• Jojiieme
    11 months ago

    Thanks for mentioning meditation – compartmentalising the distortions and the pain/nausea, and the brief meditations are sometimes the only strategies I have on-hand to work with.
    Telling myself that ‘this too will pass. It’s just x hours and you’re home’ helps to refocus on completing an immediate task, and plodding through basic methodical checklists.
    The really hard days are those with sudden bone-crushing exhaustion. I need to leave work a little early then so I can manage the traffic before it’s really heavy.
    Sometimes it’s just hard being a grownup all day, when really inside we fell like small children wanting to be comforted by an understanding parent 😉 (sigh: lol you can tell I need some help today, after a bad day yesterday and a poor night, turning into another poor day today. Oh well, no point in a pity party!)

  • Always the optimist
    11 months ago

    ooh I get great help logging on here
    however I get very scared when my aura seems so consistent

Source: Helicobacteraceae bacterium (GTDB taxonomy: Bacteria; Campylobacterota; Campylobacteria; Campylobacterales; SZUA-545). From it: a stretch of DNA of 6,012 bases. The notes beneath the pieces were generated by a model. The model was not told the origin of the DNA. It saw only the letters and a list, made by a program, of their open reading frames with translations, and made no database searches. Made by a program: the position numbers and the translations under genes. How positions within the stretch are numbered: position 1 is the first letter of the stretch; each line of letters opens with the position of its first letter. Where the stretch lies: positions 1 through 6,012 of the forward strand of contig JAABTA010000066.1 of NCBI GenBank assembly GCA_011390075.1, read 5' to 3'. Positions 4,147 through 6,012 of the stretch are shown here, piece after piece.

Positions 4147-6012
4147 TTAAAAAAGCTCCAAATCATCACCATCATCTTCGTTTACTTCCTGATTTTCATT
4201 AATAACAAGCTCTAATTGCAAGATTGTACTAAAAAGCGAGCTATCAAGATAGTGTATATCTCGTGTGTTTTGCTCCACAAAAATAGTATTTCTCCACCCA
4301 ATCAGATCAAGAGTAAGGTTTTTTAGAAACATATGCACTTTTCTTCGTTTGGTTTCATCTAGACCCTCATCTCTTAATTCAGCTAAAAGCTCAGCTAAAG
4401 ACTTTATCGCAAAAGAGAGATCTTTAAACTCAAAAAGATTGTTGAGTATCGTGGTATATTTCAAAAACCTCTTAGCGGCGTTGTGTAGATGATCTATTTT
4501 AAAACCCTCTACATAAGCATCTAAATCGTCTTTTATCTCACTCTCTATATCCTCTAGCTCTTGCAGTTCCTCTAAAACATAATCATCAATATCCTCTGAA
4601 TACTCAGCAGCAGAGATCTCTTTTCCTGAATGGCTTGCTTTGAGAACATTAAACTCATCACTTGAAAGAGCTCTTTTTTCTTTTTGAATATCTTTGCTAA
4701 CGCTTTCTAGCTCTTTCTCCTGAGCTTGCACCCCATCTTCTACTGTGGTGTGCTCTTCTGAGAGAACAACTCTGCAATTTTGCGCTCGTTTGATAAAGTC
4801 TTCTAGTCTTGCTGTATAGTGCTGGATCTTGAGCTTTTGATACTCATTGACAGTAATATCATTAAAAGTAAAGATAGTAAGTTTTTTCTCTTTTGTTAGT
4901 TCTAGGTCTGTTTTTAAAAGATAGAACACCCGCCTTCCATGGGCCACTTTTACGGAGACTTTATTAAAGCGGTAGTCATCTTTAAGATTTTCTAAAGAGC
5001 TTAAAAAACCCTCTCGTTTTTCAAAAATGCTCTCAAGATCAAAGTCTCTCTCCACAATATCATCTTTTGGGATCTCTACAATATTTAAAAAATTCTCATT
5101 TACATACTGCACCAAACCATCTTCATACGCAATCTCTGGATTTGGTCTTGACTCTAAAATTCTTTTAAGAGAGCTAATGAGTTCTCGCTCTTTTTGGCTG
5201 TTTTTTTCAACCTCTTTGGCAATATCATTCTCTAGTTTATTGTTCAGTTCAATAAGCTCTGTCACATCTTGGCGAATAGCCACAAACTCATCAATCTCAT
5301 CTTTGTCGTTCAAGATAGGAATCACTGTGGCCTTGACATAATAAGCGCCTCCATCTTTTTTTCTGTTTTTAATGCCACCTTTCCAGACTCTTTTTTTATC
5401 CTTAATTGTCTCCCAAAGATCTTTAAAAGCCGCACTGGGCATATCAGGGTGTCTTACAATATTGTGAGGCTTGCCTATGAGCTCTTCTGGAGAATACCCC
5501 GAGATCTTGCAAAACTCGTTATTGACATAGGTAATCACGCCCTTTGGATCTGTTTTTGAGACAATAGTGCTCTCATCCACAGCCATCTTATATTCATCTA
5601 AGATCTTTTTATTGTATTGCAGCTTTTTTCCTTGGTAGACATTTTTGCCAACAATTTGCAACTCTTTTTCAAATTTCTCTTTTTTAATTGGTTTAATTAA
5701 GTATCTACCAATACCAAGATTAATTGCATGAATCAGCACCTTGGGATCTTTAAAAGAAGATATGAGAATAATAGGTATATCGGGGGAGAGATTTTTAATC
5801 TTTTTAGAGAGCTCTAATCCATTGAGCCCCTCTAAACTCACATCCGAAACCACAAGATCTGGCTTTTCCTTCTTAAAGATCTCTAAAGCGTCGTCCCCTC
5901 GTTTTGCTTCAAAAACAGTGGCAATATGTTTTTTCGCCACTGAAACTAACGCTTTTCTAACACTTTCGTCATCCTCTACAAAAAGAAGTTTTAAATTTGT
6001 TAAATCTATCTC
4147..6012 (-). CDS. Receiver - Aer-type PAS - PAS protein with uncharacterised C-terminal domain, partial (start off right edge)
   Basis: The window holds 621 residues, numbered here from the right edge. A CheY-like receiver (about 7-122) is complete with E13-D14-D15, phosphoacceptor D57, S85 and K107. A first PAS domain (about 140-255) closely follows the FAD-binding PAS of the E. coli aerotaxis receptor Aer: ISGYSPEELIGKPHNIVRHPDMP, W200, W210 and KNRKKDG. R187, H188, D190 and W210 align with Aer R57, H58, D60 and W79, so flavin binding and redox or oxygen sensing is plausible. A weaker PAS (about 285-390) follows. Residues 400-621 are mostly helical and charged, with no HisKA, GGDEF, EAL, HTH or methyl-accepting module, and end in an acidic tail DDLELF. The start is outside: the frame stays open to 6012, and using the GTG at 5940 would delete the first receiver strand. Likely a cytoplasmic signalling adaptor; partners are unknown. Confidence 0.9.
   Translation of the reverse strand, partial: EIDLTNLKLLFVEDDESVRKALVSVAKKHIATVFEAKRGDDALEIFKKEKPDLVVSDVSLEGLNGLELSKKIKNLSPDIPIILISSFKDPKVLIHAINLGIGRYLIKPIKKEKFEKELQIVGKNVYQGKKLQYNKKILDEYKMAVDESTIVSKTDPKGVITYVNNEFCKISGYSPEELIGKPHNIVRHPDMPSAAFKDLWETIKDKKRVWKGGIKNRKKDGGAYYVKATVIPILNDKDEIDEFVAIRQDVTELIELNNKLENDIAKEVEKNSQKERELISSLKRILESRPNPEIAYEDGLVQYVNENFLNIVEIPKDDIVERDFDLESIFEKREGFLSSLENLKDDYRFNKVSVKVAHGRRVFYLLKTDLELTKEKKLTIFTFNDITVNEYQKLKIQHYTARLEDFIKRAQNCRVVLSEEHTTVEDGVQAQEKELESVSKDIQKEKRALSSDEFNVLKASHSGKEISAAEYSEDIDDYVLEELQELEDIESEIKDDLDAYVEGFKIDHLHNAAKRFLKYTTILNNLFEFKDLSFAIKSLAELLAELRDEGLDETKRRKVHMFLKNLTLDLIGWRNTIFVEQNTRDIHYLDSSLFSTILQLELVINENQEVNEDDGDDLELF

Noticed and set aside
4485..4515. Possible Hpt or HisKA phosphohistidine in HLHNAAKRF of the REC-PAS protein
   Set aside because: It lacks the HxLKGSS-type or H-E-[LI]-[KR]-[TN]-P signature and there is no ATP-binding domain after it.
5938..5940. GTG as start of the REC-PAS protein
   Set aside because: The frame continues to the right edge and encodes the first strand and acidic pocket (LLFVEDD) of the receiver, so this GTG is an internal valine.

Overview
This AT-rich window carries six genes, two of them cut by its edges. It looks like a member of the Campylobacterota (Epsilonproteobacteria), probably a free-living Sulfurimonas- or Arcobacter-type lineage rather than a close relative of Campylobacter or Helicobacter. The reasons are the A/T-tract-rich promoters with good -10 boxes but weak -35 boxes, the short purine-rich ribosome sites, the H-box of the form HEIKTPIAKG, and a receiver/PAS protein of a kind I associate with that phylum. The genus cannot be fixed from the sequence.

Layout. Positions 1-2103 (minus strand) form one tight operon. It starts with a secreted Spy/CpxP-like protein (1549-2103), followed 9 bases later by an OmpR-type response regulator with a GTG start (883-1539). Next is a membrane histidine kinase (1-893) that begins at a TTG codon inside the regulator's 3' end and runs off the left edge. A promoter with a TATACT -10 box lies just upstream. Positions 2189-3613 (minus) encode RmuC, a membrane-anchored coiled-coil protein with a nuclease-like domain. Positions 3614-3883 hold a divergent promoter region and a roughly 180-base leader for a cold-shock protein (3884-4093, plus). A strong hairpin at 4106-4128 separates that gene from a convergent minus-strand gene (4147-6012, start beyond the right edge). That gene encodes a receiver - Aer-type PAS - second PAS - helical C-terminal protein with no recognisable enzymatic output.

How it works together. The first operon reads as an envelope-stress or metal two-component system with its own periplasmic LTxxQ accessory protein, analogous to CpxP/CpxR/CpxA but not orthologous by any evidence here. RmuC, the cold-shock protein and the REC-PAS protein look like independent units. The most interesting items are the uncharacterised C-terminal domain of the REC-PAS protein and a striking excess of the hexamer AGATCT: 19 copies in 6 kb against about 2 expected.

I cant seem to forget about it therefore it seems all the time

  • wesixcooks
    11 months ago

    My neurologist switched me to a new antidepressant called Trintellix that is specifically designed to help with our “brain fog.” It took a little over a month before I saw results. It was not a placebo effect, because I was not expecting anything from a new ‘untested’ antidepressant, and frankly had forgotten about it. I suddenly started having my decades old energy back, and being able to focus, and think…..I don’t think it’s helped any with the migraines themselves, but I’m able to cope with them so much better! It’s been a month now, and so far, so good. Just thought I’d share. You never know.